From Publishers Weekly
Addressed to victims of incest--here defined to include sexual abuse by friends or caregivers--this is a realistic and sensitive study. New York psychotherapist Blume speaks to victims who have blocked childhood memories of abuse, and sets out to help them cope with "Post-Incest Syndrome," which encompasses depression, guilt, substance addiction and sexual dysfunction. Survivors will also benefit from the author's perceptive advice on rebuilding self-esteem as a preparation for resuming friendships and sexual relations.
Copyright 1989 Reed Business Information, Inc.
From Library Journal
A therapist who works with incest victims, Blume offers help, advice, and support while exploring in depth the devastation wrought by this crime. She expands the definition of incest to include sexual abuse perpetrated by any caregiver (including teachers, relatives, or neighbors). Her book is written for those who know that they have been abused as well as those who have blocked such abuse from their memories. The "Incest Survivor Aftereffects Checklist" describes the many ways incest affects its victims. Using the concepts delineated in the checklist Blume explores how victims protect themselves against awareness that cannot be faced through aftereffects such as dreams, addictions, and interpersonal issues. She then offers numerous specific suggestions for recovery, including descriptions and evaluations of therapeutic interventions in the final chapter.- Jodith Janes, Cleveland Clinic Foundation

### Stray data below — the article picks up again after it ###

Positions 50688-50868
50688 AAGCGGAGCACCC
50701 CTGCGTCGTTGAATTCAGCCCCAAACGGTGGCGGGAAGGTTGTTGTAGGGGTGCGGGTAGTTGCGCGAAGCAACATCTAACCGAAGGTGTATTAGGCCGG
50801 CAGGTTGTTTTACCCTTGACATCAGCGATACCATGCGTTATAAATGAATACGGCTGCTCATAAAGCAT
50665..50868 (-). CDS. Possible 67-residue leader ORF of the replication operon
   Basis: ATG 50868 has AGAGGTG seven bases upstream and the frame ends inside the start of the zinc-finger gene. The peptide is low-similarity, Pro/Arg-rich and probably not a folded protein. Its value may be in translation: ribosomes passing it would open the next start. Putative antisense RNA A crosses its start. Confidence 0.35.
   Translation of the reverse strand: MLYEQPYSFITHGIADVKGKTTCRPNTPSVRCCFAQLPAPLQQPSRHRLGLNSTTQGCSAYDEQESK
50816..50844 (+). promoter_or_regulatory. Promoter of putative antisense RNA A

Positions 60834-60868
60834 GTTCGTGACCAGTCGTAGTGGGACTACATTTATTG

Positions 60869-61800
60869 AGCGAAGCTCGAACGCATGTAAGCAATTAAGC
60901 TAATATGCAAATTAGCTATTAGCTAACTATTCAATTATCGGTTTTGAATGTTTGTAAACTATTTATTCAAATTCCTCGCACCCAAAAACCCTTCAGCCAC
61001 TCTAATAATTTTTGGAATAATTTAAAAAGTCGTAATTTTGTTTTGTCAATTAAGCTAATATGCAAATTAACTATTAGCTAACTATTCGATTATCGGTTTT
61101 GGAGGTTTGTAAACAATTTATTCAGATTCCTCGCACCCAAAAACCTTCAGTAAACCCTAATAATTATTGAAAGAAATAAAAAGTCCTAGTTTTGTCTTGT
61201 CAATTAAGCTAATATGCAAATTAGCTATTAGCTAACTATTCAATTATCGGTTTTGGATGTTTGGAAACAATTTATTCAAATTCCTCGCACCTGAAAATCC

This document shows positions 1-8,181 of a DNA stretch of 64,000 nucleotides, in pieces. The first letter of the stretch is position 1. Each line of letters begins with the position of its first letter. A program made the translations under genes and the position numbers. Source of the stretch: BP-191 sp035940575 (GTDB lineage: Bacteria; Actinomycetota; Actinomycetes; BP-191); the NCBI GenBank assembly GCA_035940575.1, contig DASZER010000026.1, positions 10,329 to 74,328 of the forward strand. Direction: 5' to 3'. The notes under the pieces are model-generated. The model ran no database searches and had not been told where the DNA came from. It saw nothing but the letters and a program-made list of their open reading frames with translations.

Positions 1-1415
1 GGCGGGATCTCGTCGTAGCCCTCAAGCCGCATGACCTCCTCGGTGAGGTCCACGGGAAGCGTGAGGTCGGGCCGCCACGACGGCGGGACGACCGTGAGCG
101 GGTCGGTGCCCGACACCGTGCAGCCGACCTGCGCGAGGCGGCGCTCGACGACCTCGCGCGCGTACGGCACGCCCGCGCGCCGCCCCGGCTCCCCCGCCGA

Copyright 1990 Reed Business Information, Inc.